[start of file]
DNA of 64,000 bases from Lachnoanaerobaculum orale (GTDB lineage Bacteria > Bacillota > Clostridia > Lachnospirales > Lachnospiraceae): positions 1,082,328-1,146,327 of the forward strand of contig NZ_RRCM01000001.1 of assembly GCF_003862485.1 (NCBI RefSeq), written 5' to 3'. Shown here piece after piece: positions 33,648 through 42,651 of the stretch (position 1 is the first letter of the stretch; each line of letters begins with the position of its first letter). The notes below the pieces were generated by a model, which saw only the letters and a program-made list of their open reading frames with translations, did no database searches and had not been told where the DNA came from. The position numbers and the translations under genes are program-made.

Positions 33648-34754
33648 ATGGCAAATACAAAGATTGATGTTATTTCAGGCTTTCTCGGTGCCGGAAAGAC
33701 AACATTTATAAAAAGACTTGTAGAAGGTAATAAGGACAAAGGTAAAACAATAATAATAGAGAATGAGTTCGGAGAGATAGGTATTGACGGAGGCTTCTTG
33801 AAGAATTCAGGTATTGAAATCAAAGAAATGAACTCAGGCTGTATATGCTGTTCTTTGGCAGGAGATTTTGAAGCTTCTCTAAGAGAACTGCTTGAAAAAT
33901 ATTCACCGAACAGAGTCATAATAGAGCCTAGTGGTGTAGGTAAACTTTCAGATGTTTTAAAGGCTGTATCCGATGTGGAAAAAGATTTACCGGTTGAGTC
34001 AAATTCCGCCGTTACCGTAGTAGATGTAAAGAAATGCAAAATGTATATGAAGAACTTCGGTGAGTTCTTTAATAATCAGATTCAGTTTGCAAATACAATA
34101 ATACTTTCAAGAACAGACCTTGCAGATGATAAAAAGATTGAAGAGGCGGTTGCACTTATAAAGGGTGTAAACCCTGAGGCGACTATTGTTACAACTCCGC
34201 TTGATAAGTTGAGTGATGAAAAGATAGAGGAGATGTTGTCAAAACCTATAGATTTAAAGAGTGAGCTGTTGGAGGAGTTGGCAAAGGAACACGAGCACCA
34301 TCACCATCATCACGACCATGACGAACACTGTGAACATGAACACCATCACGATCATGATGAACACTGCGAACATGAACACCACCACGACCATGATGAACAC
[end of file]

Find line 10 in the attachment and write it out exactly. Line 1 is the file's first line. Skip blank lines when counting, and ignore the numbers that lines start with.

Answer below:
34301 TCACCATCATCACGACCATGACGAACACTGTGAACATGAACACCATCACGATCATGATGAACACTGCGAACATGAACACCACCACGACCATGATGAACAC